Winter Warmer

This recipe is, by my own admission, a bit of a faff. But it is very tasty, and I found the process so enjoyable I couldn’t resist sharing it here.

Read More

A Year in the Garden

Last year I was approached by a publisher about writing a book. A kind of guide to the things I am doing here, separated into sections – a year in the garden, and year with the bees, a year of wild food, etc. This was to be a narrative, interspersed with recipes and more practical…

Read More

Flavours of the Forest

The flavour of dried ceps and other boletes is altogether different to the fresh mushrooms. Deep and dusky, it speaks of forests and earth, of leaf litter and moss. To me, it is one of those special ingredients, along with things like butter or vinegar, that can transform a dish from the mundane to the magnificent.

Read More

Winter Chanterelle Tagliatelle

It is very cold, and mist curls through the bronzing leaves of the forest canopy, turning trees into hulking shadows, half-hidden keepers of old secrets.  The feeling in my fingers is gone.  Dewdrops collect in my beard and eyebrows, and I cannot feel my nose.  I am shivering, and somewhat lost, but I do not…

Read More

On Chestnuts, Oyster Mushrooms, and Ancient Mutants

One of the attractions of foraging is that it is possible to find flavours and textures that are unavailable in the shops.  Most wild mushrooms are so complex in their relationships to the land, to the other organisms that share that space, that they are difficult or impossible to cultivate.  You might find penny buns…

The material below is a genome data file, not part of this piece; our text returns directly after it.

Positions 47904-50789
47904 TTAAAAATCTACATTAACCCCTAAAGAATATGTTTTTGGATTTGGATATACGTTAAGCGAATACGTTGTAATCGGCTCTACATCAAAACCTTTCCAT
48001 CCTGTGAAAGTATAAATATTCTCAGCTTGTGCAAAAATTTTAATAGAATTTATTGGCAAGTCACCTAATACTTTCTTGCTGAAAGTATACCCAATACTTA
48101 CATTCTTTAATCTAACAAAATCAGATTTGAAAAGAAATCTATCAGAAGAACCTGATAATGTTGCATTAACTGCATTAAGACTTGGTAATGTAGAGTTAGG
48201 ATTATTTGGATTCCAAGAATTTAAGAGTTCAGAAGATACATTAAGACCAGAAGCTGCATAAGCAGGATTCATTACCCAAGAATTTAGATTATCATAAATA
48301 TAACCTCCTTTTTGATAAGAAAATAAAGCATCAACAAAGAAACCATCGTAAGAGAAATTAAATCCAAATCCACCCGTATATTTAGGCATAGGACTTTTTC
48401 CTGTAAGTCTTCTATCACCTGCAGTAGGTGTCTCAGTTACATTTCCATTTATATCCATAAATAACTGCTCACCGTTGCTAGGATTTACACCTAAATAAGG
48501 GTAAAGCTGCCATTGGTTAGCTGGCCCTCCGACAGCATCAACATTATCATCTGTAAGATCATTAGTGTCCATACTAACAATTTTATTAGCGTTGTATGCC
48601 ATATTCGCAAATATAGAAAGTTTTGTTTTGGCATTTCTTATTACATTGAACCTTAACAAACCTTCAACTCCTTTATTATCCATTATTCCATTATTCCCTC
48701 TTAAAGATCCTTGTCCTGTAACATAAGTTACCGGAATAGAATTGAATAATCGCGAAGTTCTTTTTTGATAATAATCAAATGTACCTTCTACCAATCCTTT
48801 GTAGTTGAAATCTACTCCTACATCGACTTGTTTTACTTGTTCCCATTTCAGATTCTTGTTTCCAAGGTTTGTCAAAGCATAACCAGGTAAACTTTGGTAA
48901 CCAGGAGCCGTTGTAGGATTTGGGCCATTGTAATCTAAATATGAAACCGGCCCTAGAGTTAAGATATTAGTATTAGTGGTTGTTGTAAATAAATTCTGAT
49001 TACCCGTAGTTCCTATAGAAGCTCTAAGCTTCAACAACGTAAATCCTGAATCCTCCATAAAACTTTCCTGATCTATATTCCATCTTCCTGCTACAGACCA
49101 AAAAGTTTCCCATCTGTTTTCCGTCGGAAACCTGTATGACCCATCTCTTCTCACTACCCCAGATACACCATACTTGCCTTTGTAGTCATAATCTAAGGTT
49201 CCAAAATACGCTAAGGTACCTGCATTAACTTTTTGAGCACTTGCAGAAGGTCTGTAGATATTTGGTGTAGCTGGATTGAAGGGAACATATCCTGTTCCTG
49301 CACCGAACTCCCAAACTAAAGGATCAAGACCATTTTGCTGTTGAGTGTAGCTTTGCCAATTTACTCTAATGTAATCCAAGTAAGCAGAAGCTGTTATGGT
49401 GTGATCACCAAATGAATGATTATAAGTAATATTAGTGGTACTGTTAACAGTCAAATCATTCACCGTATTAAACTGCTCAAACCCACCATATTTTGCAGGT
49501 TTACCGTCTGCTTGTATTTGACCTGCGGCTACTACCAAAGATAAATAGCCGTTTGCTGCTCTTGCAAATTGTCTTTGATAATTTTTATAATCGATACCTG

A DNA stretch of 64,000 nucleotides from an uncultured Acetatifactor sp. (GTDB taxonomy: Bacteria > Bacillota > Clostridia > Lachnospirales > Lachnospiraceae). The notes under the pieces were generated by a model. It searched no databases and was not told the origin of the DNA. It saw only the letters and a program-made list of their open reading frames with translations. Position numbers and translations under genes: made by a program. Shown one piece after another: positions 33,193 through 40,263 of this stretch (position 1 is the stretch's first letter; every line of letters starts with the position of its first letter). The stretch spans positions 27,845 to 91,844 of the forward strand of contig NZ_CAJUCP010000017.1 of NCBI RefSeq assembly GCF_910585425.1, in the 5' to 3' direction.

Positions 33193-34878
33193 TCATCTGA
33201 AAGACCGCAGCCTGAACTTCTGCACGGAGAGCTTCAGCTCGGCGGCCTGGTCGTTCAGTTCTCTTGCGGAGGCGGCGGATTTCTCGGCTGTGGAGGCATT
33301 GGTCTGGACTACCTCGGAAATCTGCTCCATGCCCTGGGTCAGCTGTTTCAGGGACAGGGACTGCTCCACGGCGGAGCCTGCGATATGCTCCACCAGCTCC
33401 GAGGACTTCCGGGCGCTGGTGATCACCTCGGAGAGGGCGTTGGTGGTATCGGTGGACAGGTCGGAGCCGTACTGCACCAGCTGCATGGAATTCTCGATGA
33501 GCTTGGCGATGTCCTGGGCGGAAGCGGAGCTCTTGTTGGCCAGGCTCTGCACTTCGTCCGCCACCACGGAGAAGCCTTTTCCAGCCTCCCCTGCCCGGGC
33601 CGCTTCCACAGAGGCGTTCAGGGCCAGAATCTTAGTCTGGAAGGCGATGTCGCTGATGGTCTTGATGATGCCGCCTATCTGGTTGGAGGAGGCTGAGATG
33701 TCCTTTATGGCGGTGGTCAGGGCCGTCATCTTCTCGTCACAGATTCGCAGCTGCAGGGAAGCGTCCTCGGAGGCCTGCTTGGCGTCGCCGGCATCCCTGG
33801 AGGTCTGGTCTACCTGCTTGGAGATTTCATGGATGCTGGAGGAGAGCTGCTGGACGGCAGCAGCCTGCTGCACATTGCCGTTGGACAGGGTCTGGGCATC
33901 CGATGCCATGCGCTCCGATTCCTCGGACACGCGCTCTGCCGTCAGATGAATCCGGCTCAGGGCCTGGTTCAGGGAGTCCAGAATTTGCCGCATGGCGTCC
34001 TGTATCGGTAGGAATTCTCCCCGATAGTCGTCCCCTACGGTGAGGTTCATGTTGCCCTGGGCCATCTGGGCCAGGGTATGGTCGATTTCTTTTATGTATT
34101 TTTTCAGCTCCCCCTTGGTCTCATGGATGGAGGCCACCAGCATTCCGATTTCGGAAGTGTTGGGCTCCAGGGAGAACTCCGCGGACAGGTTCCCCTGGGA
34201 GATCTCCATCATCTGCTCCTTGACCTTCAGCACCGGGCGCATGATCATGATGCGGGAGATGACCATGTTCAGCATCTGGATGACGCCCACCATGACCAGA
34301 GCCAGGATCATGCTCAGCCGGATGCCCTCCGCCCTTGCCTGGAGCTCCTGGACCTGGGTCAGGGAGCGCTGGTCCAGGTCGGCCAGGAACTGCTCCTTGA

Read More

The Hedgerow in Autumn

The greens of summer fade toward the golds and rusts of autumn. This morning is a dim one, with thin mist curling across the meadows. The sun breaks the horizon. The mist takes on colours, hazing pink and orange as its fingers reach across the land. More rain is promised. Grey clouds hang fat and…

Read More

An Autumn Lunch

After a long hot summer here in France, autumn has finally arrived. The sun has calmed its fury, and retired behind the clouds. Rain is forecast and will be relief to the wildlife and the farm animals alike. Three young roe deer flit daily across the fields behind the house, buzzards and kites fill the…

Read More

Capturing a Taste of the Wild

An early lesson I learned when I began foraging was this: there is a difference between “you can eat it” and “you should eat it”. Depending on your tolerance for bitterness, hairiness, or astringency, there are some wild foods that are technically edible but also technically horrible. Conversely there are some incredible and unique ingredients…

Read More

Counting Sheep

I’m standing in the meadow behind the house, clutching a stack of buckets. Before venturing outside, I pulled on a pair of shorts and stepped into my wellingtons, leaving a gap for my knees to peek through so they are now wet with dew from the damp morning grass. Drops cling to my eyelashes and…

Read More

The Year Ahead.

January, so far, has been unseasonably mild, with temperatures rarely dropping below zero.  Whilst this has meant warmer toes and lower heating bills, I long for the beauty of a hoar frost like last year’s, when all was crystal bones.  It has rained persistently and hard, though with careful clearing of ditches and waterways we…

Read More